Adara CEO analysis of Paris Agreement


UNFCCC eHandbook I must confess, I am ashamed to say I never spent the time to actually read the Paris Agreement – until today.  Trump’s decision to pull out of the agreement certainly triggered the far left and far right frenzy.  But it was time to dig deeper. We started Adara Power not just to contribute to climate change mitigation and clean air but also to bring energy independence and technology jobs to the US.

It started with reading the following:

China committed to begin reducing emissions by 2030, roughly when its economic development would have caused this to happen regardless. India made no emissions commitment, pledging only to make progress on efficiency—at half the rate it had progressed in recent years. Pakistan outdid the rest, submitting a single page that offered to “reduce its emissions after reaching peak levels to the extent possible.” This is a definition of the word “peak,” not a commitment. … An April report by Transport Environment found only three European countries pursuing policies in line with their Paris commitments and one of those, Germany, has now seen two straight years of emissions increases. The Philippines has outright renounced its commitment. A study published by the American Geophysical Union warns that India’s planned coal-plant construction is incompatible with its own targets. All this behavior is socially acceptable amongst the climate crowd. Only Trump’s presumption that the agreement means something, and that countries should be forthright about their commitments, is beyond the pale.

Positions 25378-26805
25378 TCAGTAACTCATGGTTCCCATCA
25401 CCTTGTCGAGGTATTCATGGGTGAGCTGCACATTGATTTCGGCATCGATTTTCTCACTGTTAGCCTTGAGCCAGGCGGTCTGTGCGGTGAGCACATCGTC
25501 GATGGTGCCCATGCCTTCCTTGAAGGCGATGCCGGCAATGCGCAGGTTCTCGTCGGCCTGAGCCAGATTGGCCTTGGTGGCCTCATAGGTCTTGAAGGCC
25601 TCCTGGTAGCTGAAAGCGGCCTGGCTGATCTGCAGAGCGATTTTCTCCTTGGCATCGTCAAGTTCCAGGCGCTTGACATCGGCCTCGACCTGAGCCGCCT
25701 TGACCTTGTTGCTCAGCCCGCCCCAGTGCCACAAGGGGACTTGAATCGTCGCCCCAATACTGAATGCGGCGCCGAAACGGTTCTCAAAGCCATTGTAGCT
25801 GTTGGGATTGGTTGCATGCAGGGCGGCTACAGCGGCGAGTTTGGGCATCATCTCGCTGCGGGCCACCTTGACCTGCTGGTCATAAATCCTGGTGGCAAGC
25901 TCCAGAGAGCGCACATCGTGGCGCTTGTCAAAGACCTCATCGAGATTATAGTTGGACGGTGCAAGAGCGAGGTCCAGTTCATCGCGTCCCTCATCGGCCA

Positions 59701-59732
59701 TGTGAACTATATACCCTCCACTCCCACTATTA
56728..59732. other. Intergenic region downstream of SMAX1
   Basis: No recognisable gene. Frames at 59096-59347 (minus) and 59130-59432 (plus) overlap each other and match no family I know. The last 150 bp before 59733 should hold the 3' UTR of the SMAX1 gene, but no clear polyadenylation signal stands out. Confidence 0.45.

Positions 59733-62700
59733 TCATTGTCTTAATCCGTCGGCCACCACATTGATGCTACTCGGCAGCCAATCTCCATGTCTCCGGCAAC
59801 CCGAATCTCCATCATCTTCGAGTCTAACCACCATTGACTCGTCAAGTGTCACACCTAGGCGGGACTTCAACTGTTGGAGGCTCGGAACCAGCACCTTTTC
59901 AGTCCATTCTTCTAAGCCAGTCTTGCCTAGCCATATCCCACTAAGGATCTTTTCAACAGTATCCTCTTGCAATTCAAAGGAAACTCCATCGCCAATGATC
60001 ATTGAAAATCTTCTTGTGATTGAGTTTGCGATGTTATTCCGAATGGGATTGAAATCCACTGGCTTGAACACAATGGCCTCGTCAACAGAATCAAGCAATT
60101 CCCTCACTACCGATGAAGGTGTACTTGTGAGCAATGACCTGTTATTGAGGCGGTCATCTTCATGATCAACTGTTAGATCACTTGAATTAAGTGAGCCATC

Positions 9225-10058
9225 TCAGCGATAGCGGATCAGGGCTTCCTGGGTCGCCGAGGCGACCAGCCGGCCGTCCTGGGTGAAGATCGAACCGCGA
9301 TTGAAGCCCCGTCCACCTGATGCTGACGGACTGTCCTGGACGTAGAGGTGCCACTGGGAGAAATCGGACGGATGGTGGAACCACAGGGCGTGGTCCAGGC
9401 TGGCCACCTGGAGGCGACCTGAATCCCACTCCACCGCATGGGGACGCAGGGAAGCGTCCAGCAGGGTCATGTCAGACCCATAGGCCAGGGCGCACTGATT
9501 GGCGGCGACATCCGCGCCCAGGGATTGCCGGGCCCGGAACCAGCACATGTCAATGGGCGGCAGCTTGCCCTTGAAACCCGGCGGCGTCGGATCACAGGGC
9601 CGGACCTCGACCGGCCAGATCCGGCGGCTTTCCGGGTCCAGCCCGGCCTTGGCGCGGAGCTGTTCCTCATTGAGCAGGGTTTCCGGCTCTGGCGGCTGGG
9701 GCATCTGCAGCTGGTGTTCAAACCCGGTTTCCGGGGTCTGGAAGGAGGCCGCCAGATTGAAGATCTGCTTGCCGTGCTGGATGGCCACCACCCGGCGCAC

Well I did it. I read the Paris Agreement. Here are some of the best resources:


Best parts

  • Establishes a measurement system and goal
  • Each country submits its own Nationally Determined Contribution (NBC) outling their plans to achieve the goals
  • Provides transparency and 3rd party review of the NBCs without the UN forcing countries into actions inconsistent with their national interests
  • Complete buy-in across the globe on the need to address climate change


  • Identifies a list of Annex 1 countries that are asked to fund mitigation in Developing countries
  • Loss and Damage – a mechanism to compensate countries that suffer damage from climate change – not sure if these means the US can be sued by small Island countries after a sever storm – need to dig into this further

Bad for the US

Funding mechanism creates a pool of money that is currently being used by organizations in many countries that have economies that have clearly “Developed” including Russia, China, Saudi Arabia, Czech Republic, India. South Korea. – Energy Fund Projects


I don’t understand why the US is helping to pay for EV and Smart Grid development work in China when my company Adara Power is developing similar technology and not getting funding. Reading through a variety of projects, I am left wondering why Saudi Arabia is awarded a project to pay for filing their NBC and why Russia is receiving $350M and why we are paying the Czech Republic to support putting in a system to collect user fees on parks. On the flip side, there are great projects to build hydro in Rwanda and support truly impoverished places that need our help. We need to be in the Paris Agreement and work to curb our own emissions but we already have a huge trade deficit with China, Saudi Arabia and Korea – the money needs to go the LDCs – the Least Developed Countries. Finally, this is why we elect congress – to work on matters like this. It is not Executive Order material.


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